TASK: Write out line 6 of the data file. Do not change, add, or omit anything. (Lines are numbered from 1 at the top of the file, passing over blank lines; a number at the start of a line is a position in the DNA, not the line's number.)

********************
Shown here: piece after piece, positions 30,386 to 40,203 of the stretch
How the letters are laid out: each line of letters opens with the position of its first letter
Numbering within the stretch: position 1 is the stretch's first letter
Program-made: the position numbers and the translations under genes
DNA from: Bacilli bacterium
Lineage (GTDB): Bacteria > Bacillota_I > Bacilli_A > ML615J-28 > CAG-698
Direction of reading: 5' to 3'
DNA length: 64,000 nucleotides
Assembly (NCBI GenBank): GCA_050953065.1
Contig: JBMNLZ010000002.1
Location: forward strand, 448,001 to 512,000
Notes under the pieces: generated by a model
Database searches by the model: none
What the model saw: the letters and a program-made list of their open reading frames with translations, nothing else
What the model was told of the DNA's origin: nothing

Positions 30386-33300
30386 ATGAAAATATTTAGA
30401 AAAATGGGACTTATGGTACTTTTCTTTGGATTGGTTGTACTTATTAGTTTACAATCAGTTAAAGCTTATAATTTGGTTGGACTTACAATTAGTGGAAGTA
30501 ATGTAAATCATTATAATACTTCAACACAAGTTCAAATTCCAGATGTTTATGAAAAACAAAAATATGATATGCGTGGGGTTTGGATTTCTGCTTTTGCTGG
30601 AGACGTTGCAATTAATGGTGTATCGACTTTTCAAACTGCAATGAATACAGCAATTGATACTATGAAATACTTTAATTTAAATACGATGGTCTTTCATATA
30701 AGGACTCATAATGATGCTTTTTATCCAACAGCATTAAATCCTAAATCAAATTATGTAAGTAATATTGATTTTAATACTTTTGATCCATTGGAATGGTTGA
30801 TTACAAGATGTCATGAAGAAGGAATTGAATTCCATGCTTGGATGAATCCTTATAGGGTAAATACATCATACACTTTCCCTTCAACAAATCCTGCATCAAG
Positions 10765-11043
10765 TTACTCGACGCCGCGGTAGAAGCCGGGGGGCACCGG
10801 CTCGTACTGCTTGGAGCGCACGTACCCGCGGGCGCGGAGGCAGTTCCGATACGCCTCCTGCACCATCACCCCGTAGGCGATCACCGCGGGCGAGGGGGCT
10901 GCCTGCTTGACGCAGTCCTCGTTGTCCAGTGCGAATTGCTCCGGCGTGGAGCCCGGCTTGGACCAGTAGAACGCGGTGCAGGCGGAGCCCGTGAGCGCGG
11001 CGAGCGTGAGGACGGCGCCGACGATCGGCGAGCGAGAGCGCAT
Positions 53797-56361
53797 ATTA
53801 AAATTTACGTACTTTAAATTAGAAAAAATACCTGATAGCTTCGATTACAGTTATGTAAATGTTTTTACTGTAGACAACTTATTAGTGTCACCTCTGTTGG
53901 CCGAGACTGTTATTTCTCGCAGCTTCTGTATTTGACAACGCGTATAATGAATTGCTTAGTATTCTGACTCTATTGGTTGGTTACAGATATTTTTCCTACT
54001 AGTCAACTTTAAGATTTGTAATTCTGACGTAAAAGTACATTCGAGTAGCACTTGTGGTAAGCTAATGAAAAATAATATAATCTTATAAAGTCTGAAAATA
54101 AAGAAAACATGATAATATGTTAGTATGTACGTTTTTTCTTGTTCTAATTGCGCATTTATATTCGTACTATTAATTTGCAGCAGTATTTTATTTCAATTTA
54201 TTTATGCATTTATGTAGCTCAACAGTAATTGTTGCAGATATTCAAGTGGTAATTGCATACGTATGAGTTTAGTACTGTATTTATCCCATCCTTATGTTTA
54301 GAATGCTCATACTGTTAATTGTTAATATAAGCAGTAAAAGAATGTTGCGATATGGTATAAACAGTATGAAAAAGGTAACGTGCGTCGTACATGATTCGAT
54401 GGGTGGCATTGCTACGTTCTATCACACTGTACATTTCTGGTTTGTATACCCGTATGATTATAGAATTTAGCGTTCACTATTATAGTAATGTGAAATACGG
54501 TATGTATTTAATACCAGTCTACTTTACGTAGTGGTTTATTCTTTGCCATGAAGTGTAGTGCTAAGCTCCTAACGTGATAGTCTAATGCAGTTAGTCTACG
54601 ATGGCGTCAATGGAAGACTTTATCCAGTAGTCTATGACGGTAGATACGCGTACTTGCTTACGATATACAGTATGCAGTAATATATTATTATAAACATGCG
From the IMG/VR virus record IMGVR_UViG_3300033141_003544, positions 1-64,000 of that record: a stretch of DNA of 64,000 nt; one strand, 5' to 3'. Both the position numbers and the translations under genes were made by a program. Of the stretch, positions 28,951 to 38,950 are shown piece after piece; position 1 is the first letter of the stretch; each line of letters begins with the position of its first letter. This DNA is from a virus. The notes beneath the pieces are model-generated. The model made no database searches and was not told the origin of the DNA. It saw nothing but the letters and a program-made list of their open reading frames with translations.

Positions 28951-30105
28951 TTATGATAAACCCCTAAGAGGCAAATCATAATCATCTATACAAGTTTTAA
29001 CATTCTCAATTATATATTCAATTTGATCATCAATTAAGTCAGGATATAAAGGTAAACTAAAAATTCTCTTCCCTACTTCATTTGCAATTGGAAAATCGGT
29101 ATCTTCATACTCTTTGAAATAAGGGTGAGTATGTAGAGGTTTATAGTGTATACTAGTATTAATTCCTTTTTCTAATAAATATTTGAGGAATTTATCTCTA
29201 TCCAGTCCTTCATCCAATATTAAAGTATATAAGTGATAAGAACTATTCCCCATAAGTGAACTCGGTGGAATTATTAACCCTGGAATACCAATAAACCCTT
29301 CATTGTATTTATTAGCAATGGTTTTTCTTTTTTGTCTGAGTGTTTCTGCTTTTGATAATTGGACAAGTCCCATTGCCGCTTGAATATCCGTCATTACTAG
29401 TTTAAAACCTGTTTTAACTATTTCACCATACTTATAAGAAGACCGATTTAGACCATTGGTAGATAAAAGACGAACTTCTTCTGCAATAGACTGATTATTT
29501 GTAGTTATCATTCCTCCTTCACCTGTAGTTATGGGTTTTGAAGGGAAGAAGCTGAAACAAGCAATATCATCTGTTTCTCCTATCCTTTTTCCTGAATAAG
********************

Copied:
Lineage (GTDB): Bacteria > Bacillota_I > Bacilli_A > ML615J-28 > CAG-698